DDR5 is already being made; expect it in 2019
It seems just yesterday that Intel dropped their X99 platform with support for DDR4 memory. Now, Rambus, a company who develops memory technologies, announced that they have a functional DDR5 DIMM.
Luc Seraphin, senior vice president and general manager of the Rambus Memory and Interfaces Division, said, “This is the very first silicon-proven memory buffer chip prototype capable of achieving the speeds required for the upcoming DDR5 standard. Data-intensive applications like Big Data analytics and machine learning will be key drivers for the adoption of DDR5, with enterprise close behind.”
“We are proud to provide an early path to adoption with the first working buffer chip prototype running at the anticipated performance of next-generation DDR5. This demonstrates our continued dedication to be first to market and remain on the leading edge of industry standards.”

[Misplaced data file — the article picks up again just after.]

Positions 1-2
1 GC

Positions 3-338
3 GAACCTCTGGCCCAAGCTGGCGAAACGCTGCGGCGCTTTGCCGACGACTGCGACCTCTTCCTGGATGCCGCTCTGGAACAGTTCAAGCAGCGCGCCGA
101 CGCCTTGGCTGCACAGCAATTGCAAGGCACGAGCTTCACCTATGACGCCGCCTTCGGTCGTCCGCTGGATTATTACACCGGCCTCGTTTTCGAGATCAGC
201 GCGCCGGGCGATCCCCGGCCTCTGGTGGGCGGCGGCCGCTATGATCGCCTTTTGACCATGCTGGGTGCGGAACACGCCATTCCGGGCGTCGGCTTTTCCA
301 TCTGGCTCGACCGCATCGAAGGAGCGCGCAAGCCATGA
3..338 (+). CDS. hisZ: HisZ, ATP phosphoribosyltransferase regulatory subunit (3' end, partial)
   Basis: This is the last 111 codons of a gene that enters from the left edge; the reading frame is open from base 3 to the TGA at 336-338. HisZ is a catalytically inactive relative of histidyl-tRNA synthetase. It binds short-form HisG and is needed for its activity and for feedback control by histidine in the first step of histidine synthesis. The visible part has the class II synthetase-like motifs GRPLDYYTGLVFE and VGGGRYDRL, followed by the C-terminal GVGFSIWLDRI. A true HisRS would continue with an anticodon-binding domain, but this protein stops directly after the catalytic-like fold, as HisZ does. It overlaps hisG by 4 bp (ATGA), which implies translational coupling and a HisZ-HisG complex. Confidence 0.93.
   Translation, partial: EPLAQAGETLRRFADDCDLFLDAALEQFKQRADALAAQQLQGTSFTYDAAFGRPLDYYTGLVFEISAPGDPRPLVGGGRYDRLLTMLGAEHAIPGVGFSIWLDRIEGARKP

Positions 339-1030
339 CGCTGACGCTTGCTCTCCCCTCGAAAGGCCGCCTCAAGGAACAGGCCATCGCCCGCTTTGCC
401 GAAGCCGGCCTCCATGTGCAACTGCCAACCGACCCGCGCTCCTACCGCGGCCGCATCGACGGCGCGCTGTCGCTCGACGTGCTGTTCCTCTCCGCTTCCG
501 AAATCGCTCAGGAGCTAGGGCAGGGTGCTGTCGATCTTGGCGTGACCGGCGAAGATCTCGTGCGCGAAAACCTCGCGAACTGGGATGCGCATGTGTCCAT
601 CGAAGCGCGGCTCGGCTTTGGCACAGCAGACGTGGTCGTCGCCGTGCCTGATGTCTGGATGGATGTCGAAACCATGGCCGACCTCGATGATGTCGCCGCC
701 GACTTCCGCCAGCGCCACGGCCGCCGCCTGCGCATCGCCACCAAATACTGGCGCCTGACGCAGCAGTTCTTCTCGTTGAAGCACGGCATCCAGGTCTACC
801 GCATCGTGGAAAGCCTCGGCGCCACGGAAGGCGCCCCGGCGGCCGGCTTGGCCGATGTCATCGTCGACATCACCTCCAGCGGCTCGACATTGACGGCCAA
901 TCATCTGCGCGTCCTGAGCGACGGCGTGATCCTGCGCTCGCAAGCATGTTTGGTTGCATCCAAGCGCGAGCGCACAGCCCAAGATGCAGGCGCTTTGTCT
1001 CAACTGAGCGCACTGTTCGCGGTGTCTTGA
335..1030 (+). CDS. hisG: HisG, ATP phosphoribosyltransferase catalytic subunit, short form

“Server DIMM chipsets, like registered clock drivers and data buffers, will be critical to enabling higher memory capacities while maintaining peak performance,” Seraphin added. “Our server DIMM chip prototype leverages the signal integrity and low power, mixed-signal design expertise of Rambus to enable development of next-generation solutions for future data center workloads.”
The Joint Electronic Devices Engineering Council (JEDEC) hasn’t created an industry standard for DDR5 quite yet. They are, however, working on it. DDR5 is slotted to double data rates of DDR4, from 3.2 gigabits per second to 6.4 gigabits per second. This will result in 51.2 gigabytes per second up to 25.6 gigabytes per second.
The base speed is expected to be 4800MHz, something seems in other DDR4 sticks. However, it’ll probably be 2019 or later before these sticks show up in servers, with consumers seeing them shortly after.